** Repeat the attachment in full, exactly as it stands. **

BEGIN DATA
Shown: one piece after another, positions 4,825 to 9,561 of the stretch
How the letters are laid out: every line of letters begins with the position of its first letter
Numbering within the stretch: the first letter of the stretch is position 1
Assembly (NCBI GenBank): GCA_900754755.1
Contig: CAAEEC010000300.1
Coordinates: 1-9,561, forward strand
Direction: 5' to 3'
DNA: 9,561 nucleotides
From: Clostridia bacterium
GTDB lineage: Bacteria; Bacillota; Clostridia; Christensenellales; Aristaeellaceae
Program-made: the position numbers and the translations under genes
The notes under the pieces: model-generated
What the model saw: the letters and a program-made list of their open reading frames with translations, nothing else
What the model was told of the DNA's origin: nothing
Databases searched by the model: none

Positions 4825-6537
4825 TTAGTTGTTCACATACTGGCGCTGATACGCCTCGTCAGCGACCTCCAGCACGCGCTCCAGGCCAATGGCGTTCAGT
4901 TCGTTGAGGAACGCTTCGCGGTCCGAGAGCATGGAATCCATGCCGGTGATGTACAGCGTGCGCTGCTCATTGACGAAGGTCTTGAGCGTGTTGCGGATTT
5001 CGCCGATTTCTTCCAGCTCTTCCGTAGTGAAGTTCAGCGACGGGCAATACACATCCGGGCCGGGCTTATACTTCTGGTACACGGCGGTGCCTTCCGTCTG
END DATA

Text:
Shown: one piece after another, positions 4,825 to 9,561 of the stretch
How the letters are laid out: every line of letters begins with the position of its first letter
Numbering within the stretch: the first letter of the stretch is position 1
Assembly (NCBI GenBank): GCA_900754755.1
Contig: CAAEEC010000300.1
Coordinates: 1-9,561, forward strand
Direction: 5' to 3'
DNA: 9,561 nucleotides
From: Clostridia bacterium
GTDB lineage: Bacteria; Bacillota; Clostridia; Christensenellales; Aristaeellaceae
Program-made: the position numbers and the translations under genes
The notes under the pieces: model-generated
What the model saw: the letters and a program-made list of their open reading frames with translations, nothing else
What the model was told of the DNA's origin: nothing
Databases searched by the model: none

Positions 4825-6537
4825 TTAGTTGTTCACATACTGGCGCTGATACGCCTCGTCAGCGACCTCCAGCACGCGCTCCAGGCCAATGGCGTTCAGT
4901 TCGTTGAGGAACGCTTCGCGGTCCGAGAGCATGGAATCCATGCCGGTGATGTACAGCGTGCGCTGCTCATTGACGAAGGTCTTGAGCGTGTTGCGGATTT
5001 CGCCGATTTCTTCCAGCTCTTCCGTAGTGAAGTTCAGCGACGGGCAATACACATCCGGGCCGGGCTTATACTTCTGGTACACGGCGGTGCCTTCCGTCTG